What are the limits as k -> infinity of the following:

[.4 .2; .6 .8]^k[1; 0]

[.4 .2; .6 .8]^k[0; 1]

[.4 .2; .6 .8]^k

I think the first two go to [1; 0] and the last goes to [0 0; 0 0], but am not sure.

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- Nov 17th 2010, 06:51 PMveronicak5678Steady States
What are the limits as k -> infinity of the following:

[.4 .2; .6 .8]^k[1; 0]

[.4 .2; .6 .8]^k[0; 1]

[.4 .2; .6 .8]^k

I think the first two go to [1; 0] and the last goes to [0 0; 0 0], but am not sure. - Nov 17th 2010, 07:11 PMpickslides
- Nov 17th 2010, 07:37 PMveronicak5678
Could you please explain how you got that answer?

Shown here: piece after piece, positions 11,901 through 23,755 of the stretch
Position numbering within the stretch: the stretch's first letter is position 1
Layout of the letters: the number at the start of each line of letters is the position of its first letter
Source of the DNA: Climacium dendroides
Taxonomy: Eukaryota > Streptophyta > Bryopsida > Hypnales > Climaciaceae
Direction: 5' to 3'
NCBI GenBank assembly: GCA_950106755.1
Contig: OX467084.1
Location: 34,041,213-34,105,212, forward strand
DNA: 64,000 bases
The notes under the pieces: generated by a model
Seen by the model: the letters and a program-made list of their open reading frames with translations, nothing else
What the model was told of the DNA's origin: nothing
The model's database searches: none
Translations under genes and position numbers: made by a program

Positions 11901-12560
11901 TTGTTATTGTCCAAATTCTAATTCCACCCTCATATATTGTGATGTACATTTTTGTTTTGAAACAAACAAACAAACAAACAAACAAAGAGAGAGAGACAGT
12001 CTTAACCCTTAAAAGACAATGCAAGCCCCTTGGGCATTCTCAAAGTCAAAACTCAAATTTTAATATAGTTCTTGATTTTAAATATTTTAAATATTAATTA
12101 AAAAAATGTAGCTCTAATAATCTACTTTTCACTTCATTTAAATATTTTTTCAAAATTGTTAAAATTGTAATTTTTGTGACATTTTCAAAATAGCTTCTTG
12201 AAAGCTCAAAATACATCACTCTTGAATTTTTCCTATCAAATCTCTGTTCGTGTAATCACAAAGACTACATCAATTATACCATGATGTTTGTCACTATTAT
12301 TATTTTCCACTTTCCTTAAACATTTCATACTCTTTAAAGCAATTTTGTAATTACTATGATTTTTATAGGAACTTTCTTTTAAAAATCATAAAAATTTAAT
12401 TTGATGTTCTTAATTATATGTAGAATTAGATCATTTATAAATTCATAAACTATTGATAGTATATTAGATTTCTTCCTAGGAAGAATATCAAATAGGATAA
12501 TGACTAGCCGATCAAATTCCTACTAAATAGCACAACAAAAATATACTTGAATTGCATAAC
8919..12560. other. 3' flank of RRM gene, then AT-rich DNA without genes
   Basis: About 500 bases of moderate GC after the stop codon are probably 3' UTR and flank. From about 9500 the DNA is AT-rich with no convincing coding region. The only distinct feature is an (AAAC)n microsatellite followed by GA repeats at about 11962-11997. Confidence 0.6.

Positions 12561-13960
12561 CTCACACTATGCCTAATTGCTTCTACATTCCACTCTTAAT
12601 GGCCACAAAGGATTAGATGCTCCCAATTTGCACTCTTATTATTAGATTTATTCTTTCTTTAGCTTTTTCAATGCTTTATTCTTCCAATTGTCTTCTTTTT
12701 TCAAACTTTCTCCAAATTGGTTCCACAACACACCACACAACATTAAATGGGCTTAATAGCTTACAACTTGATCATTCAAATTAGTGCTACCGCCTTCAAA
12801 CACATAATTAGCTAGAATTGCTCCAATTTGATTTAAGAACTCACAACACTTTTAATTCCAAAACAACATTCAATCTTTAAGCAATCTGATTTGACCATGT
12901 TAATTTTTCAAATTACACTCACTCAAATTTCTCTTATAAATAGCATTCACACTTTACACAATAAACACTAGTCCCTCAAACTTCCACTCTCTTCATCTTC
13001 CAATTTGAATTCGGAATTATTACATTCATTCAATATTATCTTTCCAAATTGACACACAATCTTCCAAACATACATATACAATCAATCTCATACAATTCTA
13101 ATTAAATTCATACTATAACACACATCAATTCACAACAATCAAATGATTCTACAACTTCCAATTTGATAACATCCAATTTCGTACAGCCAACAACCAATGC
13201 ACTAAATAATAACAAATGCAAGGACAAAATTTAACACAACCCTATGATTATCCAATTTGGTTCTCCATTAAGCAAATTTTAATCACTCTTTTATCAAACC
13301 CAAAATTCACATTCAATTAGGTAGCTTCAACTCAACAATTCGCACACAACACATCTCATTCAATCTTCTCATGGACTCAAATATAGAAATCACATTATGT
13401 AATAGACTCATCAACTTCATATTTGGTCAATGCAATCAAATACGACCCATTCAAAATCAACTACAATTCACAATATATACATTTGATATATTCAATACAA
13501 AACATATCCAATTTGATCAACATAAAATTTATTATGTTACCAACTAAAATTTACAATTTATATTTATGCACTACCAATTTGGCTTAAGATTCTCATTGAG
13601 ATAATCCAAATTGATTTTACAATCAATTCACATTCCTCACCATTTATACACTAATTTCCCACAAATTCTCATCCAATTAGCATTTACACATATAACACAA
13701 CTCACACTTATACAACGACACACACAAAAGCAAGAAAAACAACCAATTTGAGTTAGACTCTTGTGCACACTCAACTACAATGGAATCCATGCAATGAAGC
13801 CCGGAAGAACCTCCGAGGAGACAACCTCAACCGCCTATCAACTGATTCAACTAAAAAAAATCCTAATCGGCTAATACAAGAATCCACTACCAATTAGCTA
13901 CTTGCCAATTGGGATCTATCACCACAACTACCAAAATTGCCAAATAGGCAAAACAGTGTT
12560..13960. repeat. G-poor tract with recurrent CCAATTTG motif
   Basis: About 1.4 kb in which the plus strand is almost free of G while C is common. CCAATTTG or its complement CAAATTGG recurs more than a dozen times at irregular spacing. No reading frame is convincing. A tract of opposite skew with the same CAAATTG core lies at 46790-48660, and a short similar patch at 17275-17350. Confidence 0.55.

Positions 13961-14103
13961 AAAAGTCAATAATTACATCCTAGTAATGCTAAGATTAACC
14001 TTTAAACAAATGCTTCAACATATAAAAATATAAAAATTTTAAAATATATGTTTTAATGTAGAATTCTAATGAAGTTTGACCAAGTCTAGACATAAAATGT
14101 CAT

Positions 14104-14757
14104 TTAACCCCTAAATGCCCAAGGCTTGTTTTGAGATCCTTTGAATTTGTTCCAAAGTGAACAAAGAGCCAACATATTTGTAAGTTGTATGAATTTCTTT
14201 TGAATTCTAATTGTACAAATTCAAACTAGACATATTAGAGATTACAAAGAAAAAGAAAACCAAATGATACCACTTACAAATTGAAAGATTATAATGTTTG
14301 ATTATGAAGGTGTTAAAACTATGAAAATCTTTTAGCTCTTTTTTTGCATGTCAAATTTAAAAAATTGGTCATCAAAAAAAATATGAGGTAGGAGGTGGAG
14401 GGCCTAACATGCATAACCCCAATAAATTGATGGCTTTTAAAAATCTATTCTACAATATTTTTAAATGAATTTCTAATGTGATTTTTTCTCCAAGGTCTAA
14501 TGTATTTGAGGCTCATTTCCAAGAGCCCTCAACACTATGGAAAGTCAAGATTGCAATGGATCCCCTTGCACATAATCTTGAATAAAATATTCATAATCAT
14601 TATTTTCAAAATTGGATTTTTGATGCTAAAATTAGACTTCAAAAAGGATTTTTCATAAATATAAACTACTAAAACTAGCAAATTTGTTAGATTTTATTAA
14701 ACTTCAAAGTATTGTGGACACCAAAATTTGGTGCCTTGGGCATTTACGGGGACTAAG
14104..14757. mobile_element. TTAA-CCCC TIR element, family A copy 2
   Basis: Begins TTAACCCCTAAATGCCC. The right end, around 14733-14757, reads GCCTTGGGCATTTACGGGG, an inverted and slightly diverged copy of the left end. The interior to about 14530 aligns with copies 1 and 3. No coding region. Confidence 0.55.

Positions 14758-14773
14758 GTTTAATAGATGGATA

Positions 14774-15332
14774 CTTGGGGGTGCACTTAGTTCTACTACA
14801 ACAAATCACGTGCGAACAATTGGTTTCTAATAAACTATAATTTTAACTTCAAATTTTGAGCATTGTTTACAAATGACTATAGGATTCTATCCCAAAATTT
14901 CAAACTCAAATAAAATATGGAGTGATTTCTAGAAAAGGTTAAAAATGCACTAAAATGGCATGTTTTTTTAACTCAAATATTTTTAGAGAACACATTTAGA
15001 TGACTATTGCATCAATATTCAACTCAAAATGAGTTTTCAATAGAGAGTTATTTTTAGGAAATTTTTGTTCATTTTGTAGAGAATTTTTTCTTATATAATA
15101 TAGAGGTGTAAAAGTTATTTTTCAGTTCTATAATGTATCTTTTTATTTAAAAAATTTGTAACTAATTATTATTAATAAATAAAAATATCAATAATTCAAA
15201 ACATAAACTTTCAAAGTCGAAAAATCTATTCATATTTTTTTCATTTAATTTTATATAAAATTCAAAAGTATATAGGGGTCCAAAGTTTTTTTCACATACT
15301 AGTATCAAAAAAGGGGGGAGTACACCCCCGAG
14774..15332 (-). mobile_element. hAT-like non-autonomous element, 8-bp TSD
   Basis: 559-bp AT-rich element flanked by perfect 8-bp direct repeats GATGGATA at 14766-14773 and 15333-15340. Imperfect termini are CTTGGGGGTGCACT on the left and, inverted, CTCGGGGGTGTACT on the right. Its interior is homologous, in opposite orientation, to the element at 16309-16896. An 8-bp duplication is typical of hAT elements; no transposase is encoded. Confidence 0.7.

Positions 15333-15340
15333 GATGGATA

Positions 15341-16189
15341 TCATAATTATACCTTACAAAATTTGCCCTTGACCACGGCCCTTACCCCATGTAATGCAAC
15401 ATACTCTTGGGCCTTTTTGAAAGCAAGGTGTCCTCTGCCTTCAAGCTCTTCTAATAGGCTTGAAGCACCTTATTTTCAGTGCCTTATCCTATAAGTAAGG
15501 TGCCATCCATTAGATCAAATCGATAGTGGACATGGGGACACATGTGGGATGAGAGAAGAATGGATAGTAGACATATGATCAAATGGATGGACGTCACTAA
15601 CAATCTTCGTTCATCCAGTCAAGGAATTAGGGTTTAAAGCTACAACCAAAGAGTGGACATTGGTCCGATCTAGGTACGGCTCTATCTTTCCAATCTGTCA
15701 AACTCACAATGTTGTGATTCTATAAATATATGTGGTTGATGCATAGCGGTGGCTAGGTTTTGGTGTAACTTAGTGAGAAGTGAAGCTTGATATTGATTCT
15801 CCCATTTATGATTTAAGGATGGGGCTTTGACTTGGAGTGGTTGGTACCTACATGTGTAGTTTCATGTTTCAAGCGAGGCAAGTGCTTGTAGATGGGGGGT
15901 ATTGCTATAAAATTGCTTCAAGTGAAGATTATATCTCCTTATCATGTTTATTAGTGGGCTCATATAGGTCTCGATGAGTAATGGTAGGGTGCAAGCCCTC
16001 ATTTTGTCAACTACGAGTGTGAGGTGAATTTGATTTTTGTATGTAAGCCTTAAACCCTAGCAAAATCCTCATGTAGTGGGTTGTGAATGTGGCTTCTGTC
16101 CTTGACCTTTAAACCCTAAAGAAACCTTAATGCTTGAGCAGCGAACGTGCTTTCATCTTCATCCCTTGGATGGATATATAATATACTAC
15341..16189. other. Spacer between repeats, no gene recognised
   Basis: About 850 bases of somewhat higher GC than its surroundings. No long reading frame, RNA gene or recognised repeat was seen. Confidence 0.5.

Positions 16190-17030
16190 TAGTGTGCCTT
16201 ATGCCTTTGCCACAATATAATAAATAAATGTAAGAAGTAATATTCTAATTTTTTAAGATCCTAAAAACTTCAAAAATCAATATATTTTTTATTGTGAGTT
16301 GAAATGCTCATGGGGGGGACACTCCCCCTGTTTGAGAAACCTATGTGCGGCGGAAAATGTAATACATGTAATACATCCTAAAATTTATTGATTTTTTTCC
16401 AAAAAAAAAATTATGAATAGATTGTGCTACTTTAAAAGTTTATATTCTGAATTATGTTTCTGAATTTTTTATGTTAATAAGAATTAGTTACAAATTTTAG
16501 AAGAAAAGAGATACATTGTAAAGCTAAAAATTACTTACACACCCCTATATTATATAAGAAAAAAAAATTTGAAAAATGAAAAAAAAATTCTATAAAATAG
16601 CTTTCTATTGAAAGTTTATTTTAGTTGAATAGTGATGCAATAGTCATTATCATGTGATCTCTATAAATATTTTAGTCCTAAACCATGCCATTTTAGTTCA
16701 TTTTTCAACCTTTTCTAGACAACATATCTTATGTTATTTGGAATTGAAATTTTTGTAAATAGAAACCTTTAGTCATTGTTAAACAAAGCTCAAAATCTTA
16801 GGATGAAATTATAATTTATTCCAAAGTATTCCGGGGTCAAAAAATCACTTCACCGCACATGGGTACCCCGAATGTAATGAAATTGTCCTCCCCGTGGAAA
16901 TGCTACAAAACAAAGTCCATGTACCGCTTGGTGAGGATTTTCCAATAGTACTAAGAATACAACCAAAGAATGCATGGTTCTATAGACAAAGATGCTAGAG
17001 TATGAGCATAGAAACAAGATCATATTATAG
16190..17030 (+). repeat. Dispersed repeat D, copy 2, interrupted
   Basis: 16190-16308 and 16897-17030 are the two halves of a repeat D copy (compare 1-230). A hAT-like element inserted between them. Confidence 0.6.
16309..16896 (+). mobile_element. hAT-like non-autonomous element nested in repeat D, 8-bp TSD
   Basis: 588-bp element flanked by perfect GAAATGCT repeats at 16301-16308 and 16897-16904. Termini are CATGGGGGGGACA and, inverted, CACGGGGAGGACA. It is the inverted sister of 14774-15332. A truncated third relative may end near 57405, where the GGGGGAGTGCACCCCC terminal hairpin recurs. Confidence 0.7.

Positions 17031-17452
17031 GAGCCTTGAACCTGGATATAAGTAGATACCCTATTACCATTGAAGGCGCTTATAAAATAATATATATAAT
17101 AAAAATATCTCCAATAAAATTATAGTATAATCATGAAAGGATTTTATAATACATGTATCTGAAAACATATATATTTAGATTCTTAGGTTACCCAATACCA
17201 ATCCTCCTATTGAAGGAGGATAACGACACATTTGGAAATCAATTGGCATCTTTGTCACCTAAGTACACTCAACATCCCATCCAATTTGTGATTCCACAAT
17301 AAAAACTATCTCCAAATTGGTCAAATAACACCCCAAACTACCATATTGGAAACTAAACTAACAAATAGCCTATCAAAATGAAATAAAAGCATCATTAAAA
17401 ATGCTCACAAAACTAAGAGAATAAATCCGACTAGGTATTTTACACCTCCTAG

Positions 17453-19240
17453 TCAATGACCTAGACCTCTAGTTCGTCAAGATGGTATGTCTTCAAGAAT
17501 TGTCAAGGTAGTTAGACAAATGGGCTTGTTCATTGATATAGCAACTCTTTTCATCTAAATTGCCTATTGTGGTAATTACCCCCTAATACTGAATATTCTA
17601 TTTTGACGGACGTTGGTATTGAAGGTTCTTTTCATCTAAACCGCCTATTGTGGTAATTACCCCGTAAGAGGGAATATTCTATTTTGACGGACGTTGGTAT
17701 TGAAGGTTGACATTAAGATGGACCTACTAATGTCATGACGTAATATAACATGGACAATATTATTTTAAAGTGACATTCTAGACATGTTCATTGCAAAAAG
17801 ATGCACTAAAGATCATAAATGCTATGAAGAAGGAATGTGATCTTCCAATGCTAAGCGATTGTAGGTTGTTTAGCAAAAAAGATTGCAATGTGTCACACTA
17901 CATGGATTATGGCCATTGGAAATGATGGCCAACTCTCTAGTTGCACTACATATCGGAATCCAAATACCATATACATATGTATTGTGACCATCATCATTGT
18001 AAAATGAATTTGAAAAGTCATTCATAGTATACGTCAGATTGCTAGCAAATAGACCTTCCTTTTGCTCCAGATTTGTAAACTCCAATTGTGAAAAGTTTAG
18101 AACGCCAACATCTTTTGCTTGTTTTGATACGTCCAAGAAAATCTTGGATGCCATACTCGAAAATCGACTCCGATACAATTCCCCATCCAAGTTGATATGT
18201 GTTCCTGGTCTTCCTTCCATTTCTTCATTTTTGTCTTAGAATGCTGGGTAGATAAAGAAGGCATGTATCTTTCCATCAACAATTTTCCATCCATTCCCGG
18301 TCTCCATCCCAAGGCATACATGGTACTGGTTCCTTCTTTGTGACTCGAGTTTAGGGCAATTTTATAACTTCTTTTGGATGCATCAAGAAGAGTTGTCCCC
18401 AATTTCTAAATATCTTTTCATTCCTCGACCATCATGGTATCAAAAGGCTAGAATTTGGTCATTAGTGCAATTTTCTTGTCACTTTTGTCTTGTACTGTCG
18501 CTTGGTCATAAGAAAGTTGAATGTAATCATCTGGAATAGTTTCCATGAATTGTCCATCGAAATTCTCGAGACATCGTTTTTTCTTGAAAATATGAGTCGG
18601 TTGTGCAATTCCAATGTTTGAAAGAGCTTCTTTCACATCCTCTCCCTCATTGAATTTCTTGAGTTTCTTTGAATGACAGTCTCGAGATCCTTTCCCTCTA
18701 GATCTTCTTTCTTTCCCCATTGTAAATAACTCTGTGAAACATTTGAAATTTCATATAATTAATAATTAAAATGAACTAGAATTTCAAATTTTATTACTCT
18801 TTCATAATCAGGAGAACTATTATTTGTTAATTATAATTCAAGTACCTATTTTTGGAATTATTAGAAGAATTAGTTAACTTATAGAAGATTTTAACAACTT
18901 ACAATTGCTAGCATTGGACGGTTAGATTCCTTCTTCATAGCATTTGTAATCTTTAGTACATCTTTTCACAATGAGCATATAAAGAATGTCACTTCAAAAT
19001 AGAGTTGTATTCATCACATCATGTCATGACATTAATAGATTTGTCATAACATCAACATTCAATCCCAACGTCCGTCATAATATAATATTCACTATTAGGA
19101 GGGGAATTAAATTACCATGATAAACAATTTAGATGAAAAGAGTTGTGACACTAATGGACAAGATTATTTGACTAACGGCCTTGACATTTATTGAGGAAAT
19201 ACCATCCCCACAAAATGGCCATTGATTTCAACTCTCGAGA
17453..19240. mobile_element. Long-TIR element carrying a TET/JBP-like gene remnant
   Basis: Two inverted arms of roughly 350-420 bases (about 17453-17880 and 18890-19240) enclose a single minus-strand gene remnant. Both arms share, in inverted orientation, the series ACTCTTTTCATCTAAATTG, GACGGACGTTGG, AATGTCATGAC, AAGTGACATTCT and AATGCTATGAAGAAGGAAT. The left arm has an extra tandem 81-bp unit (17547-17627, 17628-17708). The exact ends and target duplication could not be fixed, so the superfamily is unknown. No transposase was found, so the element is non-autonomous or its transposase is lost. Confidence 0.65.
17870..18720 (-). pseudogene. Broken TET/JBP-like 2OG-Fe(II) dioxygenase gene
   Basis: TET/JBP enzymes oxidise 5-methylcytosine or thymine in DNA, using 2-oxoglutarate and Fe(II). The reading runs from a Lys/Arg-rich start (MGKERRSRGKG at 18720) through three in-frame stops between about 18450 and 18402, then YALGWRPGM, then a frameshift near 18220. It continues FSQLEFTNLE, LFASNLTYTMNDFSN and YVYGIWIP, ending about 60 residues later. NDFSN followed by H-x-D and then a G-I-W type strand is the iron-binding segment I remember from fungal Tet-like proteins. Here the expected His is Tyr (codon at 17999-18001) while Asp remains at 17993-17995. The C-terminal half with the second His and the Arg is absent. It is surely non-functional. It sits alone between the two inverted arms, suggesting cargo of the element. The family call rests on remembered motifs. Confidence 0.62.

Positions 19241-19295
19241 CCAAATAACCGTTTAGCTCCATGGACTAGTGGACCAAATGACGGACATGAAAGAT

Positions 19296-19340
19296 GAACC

- Nov 18th 2010, 11:51 AMpickslides
I used my calculator to find that matrix to a very high power. In this example either $\displaystyle A^{50}$ or $\displaystyle A^{100}$ will work.

- Nov 18th 2010, 03:18 PMAckbeet
The more complete method of solution involves diagonalizing the matrix. Let's say that for a matrix $\displaystyle A$ you could find an invertible matrix $\displaystyle P$ and a diagonal matrix $\displaystyle D$ such that $\displaystyle A=PDP^{-1}.$ Then

$\displaystyle A^{2}=(PDP^{-1})(PDP^{-1})=PDDP^{-1}=PD^{2}P^{-1},$

$\displaystyle A^{3}=(PDP^{-1})(PDP^{-1})(PDP^{-1})=PDDDP^{-1}=PD^{3}P^{-1}.$

More generally,

$\displaystyle A^{k}=PD^{k}P^{-1}.$

But the kth power of a diagonal matrix is just the (diagonal) matrix with the diagonal elements of the original diagonal matrix raised to the kth power.

So you should be able to compute the limit exactly.